Skye Mountain is massive, running for several kilometers/miles along the TransCanadian Highway out to Blues Mills to the southwest of Whycocomagh and a roughly equal distance along the Whycocomagh Road to Kewstoke to the west of Whycocomagh, occupying a funnel-shaped quadrilateral with its narrow edge at Whycocomagh Bay. Like many others of Cape Breton’s “mountains”, Skye Mountain is really the edge of a plateau, in this case of the plateau known as the Big Ridge beyond Blues Mills. From the look-off, it dominates the views to the southeast and south.
This view shows some very pronounced fissures in the flanks of Skye Mountain carved by brooks which drain it; they all flow into the Indian River. There was once a community, named Skye Mountain, along a brook in the upper reaches of the mountain.
This view continues to look at the huge bulk of Skye Mountain. The road at the bottom is the Whycocomagh Road, which runs from Whycocomagh, through Soapstone Mine, Kewstoke, and Dunakin to Glencoe Mills and from there to the Mull River Road on the south side of Southwest Ridge, also known as Mabou Ridge.¹
This view shows one of the glens carved into Skye Mountain by a brook the topographical map does not name and the dwellings in that glen.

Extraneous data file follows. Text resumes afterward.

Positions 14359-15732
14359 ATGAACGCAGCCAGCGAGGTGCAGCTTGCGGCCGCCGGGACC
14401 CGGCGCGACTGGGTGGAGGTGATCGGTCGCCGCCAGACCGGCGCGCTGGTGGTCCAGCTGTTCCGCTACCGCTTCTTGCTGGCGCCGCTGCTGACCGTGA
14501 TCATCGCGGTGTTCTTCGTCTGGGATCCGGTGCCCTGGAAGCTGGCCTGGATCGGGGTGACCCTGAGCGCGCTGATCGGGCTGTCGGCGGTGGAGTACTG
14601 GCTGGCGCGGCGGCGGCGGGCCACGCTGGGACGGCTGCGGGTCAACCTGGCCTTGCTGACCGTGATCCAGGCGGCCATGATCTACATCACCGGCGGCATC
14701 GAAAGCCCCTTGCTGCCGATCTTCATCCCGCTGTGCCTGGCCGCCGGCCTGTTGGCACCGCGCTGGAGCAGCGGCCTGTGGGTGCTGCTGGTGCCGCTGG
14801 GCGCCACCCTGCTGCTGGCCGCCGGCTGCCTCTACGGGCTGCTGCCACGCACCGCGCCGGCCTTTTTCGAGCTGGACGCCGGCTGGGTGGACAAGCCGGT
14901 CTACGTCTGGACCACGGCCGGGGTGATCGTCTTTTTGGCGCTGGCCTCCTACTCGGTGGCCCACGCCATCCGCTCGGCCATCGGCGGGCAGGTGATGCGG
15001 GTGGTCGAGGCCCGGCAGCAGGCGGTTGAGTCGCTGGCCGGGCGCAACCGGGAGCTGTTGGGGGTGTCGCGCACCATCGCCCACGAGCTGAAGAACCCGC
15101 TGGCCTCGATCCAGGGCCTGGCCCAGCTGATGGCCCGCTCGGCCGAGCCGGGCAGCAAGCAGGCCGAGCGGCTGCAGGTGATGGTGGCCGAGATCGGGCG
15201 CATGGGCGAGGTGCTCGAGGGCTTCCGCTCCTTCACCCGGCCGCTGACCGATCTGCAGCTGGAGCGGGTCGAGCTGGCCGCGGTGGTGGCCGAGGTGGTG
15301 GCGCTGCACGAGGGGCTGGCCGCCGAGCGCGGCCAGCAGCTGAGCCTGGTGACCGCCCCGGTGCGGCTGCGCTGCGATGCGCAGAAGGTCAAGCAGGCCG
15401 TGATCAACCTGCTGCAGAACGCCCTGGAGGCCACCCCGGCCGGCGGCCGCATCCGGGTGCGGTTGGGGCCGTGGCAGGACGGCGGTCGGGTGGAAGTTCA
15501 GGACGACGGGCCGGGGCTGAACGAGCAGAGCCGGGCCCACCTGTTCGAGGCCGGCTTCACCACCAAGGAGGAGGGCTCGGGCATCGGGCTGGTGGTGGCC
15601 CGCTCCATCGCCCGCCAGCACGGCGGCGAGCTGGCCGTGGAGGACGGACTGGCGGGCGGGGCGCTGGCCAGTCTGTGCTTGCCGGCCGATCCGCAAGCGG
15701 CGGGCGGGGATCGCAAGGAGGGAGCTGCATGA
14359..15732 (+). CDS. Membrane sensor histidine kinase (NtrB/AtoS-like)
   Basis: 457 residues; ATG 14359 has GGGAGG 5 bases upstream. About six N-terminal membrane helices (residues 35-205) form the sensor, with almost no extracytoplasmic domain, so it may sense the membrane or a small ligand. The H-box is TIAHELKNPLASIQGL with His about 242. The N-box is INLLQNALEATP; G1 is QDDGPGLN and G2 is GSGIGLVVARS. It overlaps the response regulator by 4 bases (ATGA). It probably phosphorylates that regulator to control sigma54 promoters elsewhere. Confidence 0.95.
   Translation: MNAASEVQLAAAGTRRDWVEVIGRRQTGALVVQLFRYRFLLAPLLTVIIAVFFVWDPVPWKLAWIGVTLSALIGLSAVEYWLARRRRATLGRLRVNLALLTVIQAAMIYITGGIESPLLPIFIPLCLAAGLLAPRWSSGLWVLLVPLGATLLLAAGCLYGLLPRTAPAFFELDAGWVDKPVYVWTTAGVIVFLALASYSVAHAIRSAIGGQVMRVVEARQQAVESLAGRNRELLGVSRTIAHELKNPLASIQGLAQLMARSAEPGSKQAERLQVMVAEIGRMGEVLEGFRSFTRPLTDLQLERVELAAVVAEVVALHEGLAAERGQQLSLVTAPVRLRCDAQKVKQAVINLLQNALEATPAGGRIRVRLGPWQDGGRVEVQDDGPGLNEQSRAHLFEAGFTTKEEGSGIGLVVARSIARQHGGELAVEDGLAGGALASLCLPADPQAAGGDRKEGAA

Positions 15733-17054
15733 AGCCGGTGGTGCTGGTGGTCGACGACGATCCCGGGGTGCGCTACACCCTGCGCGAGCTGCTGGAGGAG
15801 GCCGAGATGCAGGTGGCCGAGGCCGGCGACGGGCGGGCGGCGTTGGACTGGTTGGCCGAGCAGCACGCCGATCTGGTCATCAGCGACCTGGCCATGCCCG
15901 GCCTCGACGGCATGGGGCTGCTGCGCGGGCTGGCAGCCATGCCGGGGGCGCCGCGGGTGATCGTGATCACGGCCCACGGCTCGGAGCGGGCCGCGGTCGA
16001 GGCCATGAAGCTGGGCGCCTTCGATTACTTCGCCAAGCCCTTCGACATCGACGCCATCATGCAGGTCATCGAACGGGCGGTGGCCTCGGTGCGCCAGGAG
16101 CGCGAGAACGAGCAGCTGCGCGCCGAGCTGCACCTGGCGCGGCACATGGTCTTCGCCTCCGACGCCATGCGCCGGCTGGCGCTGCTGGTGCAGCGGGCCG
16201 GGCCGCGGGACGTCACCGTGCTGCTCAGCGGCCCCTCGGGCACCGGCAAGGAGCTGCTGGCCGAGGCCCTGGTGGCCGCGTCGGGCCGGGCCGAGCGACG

Skye Mountain fills the eyes here too, as the camera continues to move to the right across this amazing panorama. The junction of the Roseburn Road with the Whycocomagh Road at Soapstone Mine is near the centre of this photo, obscured by the tree in the middle.
¹ The eastern part of the Whycocomagh Road follows a historic road which once connected Whycocomagh to Port Hood via Alpine Ridge, Southwest Mabou, and Rocky Ridge. As best as I can determine, the Whycocomagh Road is still officially known as the Whycocomagh to Port Hood Road, and so appears in Google Maps. The Nova Scotia Backroad Mapbook, on the other hand, calls it the Whycocomagh Road, which agrees with the local usage and which I follow here. Both Google Maps and the Nova Scotia Backroad Mapbook show the road as continuing from the Mull River Road along what is locally known as the Alpine Ridge Road, ending at the Cèilidh Trail (Highway 19) in Southwest Mabou. I again follow local usage and consider the Alpine Ridge Road a separate road, which means that the Whycocomagh Road ends at the Mull River Road, where the Alpine Ridge Road veers off towards Southwest Mabou and the Southwest Ridge Road, also known as the Mabou Ridge Road, continues northwards across Southwest Ridge and down into Mabou; if one did not know otherwise, one would think the Whycocomagh Road continued along the path of the Southwest Ridge Road, as both are indistinguishable primary (gravel) roads, whereas the Mull River and Alpine Ridge Roads are distinctly less important secondary (gravel) roads.↩